Therese here. Please welcome guest Stacey Ballis to Writer Unboxed! Stacey’s new book, Good Enough to Eat, releases in two days–September 7th. I’ve invited Stacey here today to share thoughts on her process and insights as a multi-published author. It’s a fab post. Enjoy!
The Writing is in the Rewriting
When people, upon finding out that I am a full-time writer, say with an air of reverence “Oh, I could never do that, you have to have such discipline!”, my first response is usually to snort the nearest beverage through my nose.
These people clearly don’t know me at all.
I have no discipline. And my work, which I do truly love more than anything, is also an enormous pain in my butt. I will do almost anything to procrastinate writing. Not blogging, or tweeting, or entering recipe contests, and not the freelance copywriting that is my actual bread-and-butter-pay-the-bills writing…but my “real” writing. The writing I supposedly left my nice comfy secure salaried health-insuranced 401ked 60 hour a week job for. The writing I created a schedule around to ensure many hours a week free to focus. The writing that necessitated the upgrade to the fastest internet service for “research”, which is usually important stuff like watching Literal Videos on YouTube. The writing that was the impetus for the amazing new computer my boyfriend gifted me with to make certain my equipment was up to snuff. Which came loaded with many more versions of Solitaire than my other one, and is much bigger to store whole seasons of Sons of Anarchy and Army Wives in iTunes.
The dumb part is that when I actually knuckle down and start writing, it flows and I am excited to see where the stories go, and how the characters develop. But starting, that is really hard. Almost the hardest part.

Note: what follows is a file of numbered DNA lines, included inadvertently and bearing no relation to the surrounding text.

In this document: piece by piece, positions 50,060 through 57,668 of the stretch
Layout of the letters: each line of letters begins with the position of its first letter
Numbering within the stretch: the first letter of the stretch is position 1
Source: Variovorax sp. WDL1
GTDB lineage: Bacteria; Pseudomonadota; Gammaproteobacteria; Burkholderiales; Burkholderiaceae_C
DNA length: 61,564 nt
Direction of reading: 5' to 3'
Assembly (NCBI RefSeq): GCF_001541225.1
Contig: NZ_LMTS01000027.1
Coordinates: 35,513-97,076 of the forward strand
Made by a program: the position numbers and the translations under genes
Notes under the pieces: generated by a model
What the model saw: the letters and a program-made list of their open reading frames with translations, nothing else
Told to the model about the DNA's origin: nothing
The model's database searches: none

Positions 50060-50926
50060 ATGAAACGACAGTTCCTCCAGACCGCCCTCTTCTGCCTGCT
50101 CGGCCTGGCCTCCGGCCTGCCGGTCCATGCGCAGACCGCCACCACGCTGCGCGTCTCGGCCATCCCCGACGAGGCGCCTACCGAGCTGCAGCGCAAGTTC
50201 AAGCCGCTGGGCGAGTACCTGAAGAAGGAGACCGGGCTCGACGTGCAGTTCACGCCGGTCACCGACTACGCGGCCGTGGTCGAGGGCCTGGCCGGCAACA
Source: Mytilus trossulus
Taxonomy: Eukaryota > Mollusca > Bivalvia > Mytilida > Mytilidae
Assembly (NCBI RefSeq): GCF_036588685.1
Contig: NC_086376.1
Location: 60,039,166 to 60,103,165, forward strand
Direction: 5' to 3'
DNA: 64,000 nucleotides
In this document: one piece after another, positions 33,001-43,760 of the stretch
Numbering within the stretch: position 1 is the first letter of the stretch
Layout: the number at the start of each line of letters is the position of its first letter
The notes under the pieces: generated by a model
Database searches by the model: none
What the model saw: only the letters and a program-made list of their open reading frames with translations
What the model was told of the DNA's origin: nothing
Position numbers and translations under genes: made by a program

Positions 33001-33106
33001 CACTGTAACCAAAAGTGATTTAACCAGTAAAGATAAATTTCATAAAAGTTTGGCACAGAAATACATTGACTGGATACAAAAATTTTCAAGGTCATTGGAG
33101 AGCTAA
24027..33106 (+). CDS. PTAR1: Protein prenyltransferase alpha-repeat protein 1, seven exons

Until it is time to edit. And then I just want to shoot myself in the head.
I actually edit a lot as I go, working back a couple of chapters almost every time I sit down to write, sort of priming the pump to then move forward. Halfway through a book I will give the manuscript to my little sister (the only person who sees it besides my editor before it is completed) who will read it and give me notes about what sort of shape it is in and we talk about where it is going. I do a pretty serious edit based on her notes, and then finish the book and send it to my editor. At which point I am so excited to be finished that I do a happy dance and drink pink champagne and start dreaming about the next one.
I always forget about the real editing until the notes arrive a few weeks later.
As much as I believe in edits and rewrites, they are really hard. Often you have to let go of things you love about your story or your characters or say goodbye to paragraphs you think are well crafted. You have to give yourself over to a process that is the opposite of the luxuriously free creative process that created the book, and embrace tedious minutia, questioning every line, every conflict.
My new book GOOD ENOUGH TO EAT, which is being released on September 7, is a book I am very very proud of. It is a slightly new direction for me, a book that tackles some hard questions about self, weight and body image issues, turning 40, finding and keeping love, trusting friends. With recipes!